I also wore an Cocoon Insect Shield sarong on a number of occasions. I wore it to the beach, I while hanging out on tour bus, in the tropics I used it as an extra layer over the paper thin sheets provided at my hotels. I wore it as a scarf on the safari rig and used it as a beach towel. Mine was a preview model — they’re not yet out on the US market, but keep an eye on the Cocoon site if you want one.

I always pack a wrap of some kind, it’s the most versatile and useful item. The bug proof features of this one meant that the I had a skirt/scarf/wrap that also kept the biters at bay. I got a minimal number of bites during my travels to mosquito choked places, and none of them were on the areas covered by the sarong or my bug proof shirt.

The rest of my clothing I sprayed down with Ultrathon insect repellent. Good for six weeks or six washings, it worked well and didn’t leave any detectable chemical smell in my clothing. I far preferred the treated clothing options to slathering myself with bug repellent; that stuff smells, gets sticky, and I was relieved to have to use it just on my exposed extremities.In addition to packing mosquito-proofed clothing, I included a sleeping bag liner/sleep sheet. Mine was cotton and also came from Cocoon. I was pleased that I’d decided to bring it along. Not only did it keep me from using the perfectly disgusting hotel sheets in Nairobi, it also provided just the right weight of coverage for those hot nights in camp. The liners are 36.00 and come in three colors.

The mosquitoes liked my sleep sheet no more than they liked my bug proof clothing, which is to say not at all. During my two week trip, I received the most bites the night I went tromping through the grass in the darkness without applying repellent to my sock-less feet and ankles. It was my own fault.

“Don’t get bit,” is one of the primary pieces of advice the doctor at my local travel clinic pushes on travelers bound to areas with mosquito or other bug-borne illnesses. It costs a little bit more to add bug repelling attire to your travel kit, but it’s worth it. This stuff works.

Wacky sign of the week – what does this mean?

I’m not entirely sure why, but this sign scares the crap out of me. I’ve never been a big fan of insects, but anything warning me about bugs twice my size is something I’ll pay attention to (even though it could be a fake sign).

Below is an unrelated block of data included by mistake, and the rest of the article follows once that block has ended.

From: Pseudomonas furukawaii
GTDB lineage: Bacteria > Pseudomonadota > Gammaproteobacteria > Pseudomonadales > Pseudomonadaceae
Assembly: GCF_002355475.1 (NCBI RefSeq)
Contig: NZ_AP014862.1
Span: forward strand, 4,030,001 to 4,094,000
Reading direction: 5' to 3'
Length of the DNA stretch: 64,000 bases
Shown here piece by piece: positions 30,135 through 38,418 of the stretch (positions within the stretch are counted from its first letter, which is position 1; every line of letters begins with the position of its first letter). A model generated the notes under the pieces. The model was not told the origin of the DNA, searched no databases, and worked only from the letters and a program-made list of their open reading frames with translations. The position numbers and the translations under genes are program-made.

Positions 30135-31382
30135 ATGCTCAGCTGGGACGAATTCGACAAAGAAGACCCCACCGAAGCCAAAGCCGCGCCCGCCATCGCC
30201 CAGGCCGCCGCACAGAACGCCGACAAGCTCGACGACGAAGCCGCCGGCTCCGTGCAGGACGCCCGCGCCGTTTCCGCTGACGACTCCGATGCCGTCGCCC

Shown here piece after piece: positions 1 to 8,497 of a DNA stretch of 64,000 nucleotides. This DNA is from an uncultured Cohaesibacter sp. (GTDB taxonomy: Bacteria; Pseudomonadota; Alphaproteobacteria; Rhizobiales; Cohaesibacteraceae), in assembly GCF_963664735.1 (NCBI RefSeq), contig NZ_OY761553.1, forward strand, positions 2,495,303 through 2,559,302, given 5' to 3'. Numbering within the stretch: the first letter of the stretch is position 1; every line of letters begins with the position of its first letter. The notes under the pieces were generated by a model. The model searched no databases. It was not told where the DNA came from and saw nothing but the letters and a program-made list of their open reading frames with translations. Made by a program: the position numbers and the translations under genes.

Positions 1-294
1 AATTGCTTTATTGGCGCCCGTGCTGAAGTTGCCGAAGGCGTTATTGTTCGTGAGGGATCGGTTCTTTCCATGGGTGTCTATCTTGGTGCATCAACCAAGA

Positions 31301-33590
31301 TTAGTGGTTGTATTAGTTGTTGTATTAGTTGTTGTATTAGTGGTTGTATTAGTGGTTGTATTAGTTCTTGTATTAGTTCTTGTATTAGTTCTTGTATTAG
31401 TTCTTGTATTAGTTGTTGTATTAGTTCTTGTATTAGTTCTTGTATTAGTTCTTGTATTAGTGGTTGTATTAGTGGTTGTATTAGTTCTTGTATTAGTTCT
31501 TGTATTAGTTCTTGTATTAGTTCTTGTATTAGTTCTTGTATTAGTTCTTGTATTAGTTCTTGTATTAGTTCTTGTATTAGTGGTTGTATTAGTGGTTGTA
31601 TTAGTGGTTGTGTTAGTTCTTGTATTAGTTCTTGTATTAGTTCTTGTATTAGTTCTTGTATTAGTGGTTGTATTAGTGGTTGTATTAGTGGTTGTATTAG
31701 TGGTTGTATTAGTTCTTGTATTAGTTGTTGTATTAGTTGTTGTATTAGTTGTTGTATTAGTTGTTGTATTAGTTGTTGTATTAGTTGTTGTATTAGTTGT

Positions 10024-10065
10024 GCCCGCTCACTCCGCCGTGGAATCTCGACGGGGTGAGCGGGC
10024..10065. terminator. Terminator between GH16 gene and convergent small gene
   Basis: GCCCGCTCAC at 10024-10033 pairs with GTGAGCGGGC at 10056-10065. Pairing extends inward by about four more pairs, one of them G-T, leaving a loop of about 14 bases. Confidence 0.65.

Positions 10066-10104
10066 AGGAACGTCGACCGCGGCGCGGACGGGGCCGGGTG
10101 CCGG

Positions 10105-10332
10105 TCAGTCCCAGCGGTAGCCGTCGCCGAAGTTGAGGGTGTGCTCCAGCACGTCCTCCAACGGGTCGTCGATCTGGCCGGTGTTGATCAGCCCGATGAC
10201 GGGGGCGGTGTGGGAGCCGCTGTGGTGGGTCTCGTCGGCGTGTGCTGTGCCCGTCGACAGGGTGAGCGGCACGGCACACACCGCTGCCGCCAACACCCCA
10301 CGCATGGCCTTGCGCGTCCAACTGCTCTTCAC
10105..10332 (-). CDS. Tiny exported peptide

I’m guessing the sign is a warning about big mosquitoes in a swamp area, but I’m also guessing that you are far more creative than I am – so, what do you think this sign means?

Leave your thoughts in the comments below.

Ten Bugs You Really Want To Avoid

One of the scariest things when you travel is encountering crazy insects in the places you visit. For some reason, I always seem to encounter bugs the size of my hand that look like something out of Aliens and generally pack a pretty nasty bite and/or sting.

Seems I’m not the only one, because the gang over at Environmental Graffiti have put together a list of the 10 most diabolical insects on Earth, with some down right nasty bugs making an appearance. For instance, cockroaches make the list in the number 10 spot. According to the story there are more than 4000 different species of cockroaches, many of which can grow quite large. And lets not forget the ever popular hissing cockroach that make foul noises to go along with their other foul habits.

Mosquitos earn their number 2 ranking by virute of the deadly diseases they have a propensity to spread. The article says that this tiny insect may be responsible for the death of over half the humans that have ever lived thanks to malaria and yellow fever. And that’s just the beginning of the scary mosquito facts.

The other eight bugs are just as nasty and will probably make your skin crawl. But if you like creepy crawly things, you’ll get a kick out of the list.

So, what’s the craziest bug you’ve seen while traveling?